3. Technological issues could prevent the policy of body cameras from working sometimes.

Police body cameras are a technology, just like smartphones, laptops, or automobiles. There are times when this equipment will break down, and it usually happens in the worst of circumstances. A battery might die for no reason, there might be an obstruction on the lens of the camera, or the video footage might fail to store. There can be damaged components in a struggle and other failures that occur too. This outcome could result in missing witness statements, behavioral observations in the field, and other evidence collection concerns that could adversely impact the outcome of some cases.

Security and privacy concerns

1. Misleading use of Footage

If cameras are under the control of the officer, a selective recording could lead to accusations that video footage is misleading, has been taken out of context, or deliberately manipulated to secure a conviction but constant recording could have perverse effects and remove the ability for police officers to use their discretion. If they were wearing cameras, they might feel obliged to pursue minor infractions, which they might deal with differently otherwise. Given the appetite for footage of real criminals being arrested, there are also risks of videos being leaked, hacked or shared inappropriately and this would be a severe breach of privacy. Some departments allow their officers to turn off their cameras during sensitive moments, but this disadvantage also means that the technology might not be engaged during an emergency situation. American society is still struggling with the balance of needing transparency and the rights afforded by the Fourth Amendment.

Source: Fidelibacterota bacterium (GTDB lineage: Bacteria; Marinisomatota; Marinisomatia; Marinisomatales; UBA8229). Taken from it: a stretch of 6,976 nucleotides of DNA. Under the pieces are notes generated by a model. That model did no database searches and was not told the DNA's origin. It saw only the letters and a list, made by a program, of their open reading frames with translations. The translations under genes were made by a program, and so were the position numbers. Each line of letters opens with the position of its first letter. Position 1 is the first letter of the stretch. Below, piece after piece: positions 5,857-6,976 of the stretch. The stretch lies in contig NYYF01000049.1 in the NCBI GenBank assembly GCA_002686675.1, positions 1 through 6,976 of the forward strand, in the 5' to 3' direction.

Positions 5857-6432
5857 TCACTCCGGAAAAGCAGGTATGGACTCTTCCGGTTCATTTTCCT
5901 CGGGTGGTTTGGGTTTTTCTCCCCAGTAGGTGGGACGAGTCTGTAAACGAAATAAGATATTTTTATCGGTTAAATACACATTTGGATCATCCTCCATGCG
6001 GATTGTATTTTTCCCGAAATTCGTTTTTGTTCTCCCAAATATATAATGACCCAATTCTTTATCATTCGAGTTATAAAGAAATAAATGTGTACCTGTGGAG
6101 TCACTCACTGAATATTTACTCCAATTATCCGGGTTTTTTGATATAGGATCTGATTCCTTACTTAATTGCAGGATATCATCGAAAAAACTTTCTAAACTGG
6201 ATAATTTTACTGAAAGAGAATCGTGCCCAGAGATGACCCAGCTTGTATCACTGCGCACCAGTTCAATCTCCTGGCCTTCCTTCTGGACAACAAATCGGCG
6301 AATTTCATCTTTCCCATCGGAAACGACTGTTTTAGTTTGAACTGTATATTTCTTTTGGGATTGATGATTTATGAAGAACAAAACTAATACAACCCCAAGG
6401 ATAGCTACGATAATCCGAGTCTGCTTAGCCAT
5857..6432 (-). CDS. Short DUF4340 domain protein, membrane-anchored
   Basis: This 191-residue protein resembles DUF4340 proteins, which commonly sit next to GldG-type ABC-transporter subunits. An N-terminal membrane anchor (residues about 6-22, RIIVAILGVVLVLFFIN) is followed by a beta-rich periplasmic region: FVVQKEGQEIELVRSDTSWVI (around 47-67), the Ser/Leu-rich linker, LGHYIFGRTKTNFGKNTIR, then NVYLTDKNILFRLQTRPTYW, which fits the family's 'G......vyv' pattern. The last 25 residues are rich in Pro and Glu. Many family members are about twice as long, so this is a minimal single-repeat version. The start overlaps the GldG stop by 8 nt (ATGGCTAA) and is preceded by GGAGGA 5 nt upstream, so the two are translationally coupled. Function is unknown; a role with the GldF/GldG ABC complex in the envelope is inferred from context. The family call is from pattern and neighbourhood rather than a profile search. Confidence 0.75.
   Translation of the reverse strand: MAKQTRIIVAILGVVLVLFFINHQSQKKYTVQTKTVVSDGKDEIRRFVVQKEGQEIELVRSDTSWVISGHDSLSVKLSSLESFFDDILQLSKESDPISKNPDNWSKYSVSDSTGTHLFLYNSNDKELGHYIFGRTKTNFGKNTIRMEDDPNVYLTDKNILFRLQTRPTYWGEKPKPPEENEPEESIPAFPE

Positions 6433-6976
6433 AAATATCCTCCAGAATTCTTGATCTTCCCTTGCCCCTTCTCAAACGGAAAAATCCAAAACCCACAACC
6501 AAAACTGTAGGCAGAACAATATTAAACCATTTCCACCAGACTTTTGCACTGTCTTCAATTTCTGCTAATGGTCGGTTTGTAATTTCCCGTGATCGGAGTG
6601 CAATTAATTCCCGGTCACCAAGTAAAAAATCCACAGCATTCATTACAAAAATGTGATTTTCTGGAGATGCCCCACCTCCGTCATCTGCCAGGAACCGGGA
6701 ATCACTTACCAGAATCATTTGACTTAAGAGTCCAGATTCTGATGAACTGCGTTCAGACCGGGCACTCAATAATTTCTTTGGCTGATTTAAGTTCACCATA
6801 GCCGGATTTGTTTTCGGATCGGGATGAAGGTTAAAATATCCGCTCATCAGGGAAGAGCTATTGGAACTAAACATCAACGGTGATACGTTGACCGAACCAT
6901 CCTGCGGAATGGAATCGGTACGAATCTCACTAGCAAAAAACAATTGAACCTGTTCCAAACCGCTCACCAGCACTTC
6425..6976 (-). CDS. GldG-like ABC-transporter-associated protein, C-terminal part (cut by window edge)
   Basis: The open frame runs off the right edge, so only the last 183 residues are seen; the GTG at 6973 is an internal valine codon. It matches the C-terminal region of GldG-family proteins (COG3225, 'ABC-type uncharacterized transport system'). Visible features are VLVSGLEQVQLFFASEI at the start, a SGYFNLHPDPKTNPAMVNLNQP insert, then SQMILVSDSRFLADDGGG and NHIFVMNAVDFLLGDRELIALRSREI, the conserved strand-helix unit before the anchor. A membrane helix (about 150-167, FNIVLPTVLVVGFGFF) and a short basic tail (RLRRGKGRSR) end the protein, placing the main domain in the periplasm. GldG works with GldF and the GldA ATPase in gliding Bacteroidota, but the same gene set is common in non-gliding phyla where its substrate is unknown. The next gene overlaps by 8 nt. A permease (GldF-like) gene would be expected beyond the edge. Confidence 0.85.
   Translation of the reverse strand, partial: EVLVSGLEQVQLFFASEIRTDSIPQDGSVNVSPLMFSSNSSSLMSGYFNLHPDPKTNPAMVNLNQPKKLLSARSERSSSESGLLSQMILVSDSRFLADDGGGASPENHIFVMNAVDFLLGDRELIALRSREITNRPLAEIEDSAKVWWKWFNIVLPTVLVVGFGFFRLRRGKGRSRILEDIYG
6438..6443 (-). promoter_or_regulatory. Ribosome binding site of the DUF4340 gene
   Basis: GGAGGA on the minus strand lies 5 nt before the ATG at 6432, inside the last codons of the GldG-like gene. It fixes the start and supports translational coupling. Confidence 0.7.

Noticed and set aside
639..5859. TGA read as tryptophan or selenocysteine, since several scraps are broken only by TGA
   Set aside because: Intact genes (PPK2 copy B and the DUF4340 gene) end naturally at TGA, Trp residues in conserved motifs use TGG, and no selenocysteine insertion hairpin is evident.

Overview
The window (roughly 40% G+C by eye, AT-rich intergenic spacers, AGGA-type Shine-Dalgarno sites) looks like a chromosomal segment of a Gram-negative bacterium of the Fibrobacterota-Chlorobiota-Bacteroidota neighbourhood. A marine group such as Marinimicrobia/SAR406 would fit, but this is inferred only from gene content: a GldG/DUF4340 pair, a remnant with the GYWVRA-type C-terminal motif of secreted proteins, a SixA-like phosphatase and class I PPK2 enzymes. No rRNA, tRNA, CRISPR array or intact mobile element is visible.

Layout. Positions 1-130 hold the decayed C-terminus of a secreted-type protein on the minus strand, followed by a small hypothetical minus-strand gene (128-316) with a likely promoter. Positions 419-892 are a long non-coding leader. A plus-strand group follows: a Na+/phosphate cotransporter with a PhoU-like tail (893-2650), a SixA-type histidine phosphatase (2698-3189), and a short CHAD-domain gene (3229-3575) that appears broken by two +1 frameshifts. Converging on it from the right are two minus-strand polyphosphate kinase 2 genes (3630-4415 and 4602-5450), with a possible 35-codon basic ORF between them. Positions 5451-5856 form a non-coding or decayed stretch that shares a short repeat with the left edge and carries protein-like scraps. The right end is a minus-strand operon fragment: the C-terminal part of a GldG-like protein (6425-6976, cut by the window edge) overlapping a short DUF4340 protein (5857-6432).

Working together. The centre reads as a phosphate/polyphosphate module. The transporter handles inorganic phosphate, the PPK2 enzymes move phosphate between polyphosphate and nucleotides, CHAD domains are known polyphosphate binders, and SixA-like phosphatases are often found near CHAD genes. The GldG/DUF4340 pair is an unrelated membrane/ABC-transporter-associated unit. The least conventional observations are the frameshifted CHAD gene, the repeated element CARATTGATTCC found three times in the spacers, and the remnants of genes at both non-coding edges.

Law enforcement agencies must use such devices which is highly encrypted, editing features are not placed internal storage available with extra external storage like SD Cards to store long videos.

  • Mini WIFI/GPS/3G/4G Body Worn Camera (BWC058-4G)
  • 3G/4G Wireless Body Camera (BWC004-4G)
  • Police Body-Worn Camera (BWC004)
  • Mini Body Worn Camera with External Memory (BWC055)
  • Body Worn Camera, External Storage – SD Card 32GB-128GB (BWC043)

2. Officers safety

Police body cameras decrease the safety of police officers and negatively affect their physical and mental health. Some people respond negatively even violently to being filmed by police, especially people who may be drunk, on drugs, or suffering from mental health problems. A report by the UK Home Office noted potential health and safety issues with the use of body-worn cameras including head or neck injuries, electric shock from damaged equipment, and radio failure if cameras and radios were used in close proximity to each other.

3. Privacy of Citizens

Law enforcement officers and citizens rely on each other to reduce crime. Although communities depend on the police for protection, the police’s ability to effectively fight and solve crimes depends on their relationship with the communities they serve. This relationship requires voluntary cooperation from within the community by means of obeying the laws and accepting directives from the police officers.